Calling liberalism to Russia: the history of the national liberal tradition

On 27 May, the Centre for Comparative History and Political Studies hosted a lecture by Konstantin Schneider: “Calling liberalism to Russia: the history of the national liberal tradition”.

  • Konstantin Schneider - Doctor of History, Professor of Ancient and Modern History of Russia at PSU, an expert in the field of intellectual history.

According to Konstantin Schneider, the history of Russian liberalism resembles a labyrinth, which is easier to leave than to find an entrance to. In other words, lots of researchers of intellectual history in Russia are familiar with the final period of the Russian liberal tradition existing at the beginning of the previous century, whereas the problem of its genesis remains an attractive academic question for modern professionals. Therefore, Schneider was trying to find when and how the formation process of liberalism took place in Russia and what was the first version of Russian liberalism.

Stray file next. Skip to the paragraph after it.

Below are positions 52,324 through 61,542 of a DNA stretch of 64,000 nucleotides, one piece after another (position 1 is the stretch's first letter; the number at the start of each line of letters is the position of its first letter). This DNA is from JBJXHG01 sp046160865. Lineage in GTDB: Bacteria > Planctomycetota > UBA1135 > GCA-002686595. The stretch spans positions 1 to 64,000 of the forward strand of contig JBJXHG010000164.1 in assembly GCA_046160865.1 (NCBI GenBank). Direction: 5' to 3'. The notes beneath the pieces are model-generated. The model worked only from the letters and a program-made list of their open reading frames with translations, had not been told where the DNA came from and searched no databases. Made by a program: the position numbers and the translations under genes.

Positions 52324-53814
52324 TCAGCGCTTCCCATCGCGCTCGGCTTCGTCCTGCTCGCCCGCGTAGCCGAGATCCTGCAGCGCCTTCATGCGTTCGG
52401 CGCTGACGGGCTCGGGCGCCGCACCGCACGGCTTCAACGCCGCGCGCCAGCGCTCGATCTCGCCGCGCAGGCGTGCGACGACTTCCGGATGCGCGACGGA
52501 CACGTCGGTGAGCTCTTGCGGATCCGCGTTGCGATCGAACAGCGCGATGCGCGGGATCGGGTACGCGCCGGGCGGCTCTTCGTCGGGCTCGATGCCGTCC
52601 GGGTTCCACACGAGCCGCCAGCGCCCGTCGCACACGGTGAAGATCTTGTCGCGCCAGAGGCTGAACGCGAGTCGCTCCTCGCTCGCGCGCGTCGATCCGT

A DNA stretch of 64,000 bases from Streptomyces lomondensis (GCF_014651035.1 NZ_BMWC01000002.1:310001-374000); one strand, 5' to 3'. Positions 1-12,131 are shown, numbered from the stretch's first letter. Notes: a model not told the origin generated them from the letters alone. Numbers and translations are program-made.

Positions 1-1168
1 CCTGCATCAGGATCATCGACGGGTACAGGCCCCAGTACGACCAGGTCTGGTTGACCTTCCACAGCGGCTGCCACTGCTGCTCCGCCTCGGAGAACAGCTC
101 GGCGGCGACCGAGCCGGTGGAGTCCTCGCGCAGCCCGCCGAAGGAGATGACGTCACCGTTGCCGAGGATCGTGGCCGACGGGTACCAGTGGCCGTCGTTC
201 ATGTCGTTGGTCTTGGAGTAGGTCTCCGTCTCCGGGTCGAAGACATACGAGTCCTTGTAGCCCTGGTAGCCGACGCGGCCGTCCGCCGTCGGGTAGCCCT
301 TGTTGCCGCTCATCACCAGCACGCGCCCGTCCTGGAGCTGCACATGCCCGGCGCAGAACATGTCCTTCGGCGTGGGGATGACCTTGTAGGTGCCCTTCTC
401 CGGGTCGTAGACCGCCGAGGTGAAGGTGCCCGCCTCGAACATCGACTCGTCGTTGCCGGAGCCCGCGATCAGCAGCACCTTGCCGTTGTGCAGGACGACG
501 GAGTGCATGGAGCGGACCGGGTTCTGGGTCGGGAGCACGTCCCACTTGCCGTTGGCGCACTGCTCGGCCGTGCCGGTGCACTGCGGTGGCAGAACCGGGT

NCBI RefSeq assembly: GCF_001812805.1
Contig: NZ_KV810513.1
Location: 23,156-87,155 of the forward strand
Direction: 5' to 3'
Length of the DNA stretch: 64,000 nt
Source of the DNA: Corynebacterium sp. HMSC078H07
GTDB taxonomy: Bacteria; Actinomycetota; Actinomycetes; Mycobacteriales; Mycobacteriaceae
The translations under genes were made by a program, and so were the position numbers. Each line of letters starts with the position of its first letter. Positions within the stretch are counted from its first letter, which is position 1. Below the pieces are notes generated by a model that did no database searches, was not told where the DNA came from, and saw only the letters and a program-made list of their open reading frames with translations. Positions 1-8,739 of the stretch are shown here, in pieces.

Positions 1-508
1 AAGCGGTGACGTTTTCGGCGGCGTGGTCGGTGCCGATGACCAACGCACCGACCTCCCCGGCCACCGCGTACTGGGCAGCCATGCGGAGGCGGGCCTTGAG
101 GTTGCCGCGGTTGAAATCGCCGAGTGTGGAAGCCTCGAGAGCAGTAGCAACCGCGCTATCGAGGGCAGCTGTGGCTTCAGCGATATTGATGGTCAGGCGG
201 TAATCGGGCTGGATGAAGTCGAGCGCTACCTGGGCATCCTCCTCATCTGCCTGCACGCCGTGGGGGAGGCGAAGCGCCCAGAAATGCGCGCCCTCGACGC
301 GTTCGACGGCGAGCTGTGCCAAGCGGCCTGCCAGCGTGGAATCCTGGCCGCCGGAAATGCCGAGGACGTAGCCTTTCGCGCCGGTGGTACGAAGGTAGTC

According to Schneider, there are several periods in the history of Russian liberalism. The first one began in the second half of the 18th century, and was closely related to the epoch of Catherine II, the second one took place in the first quarter of the 19th century, the third was from the 1830's to the mid 1850's, and the fourth—the most important period, according to Schneider—lasted from the second half of the 1850's to the 1860's. It was the approach, which the researcher called political, that made him come up with these periods. This approach stands in opposition to the philosophical one used in studies of Russian liberalism. According to the latter, the birth of liberalism in Russia was much earlier.

Schneider stressed that liberalism in Russia, as in any other country, has a number of unique features that distinguish it greatly from the Western liberal model. For example, in addition to the classical liberal values, the Russian version combines an attraction to monarchism, the support for the preservation of the peasant community, an aristocratic elitism and the idea of the nobility’s civilizing role.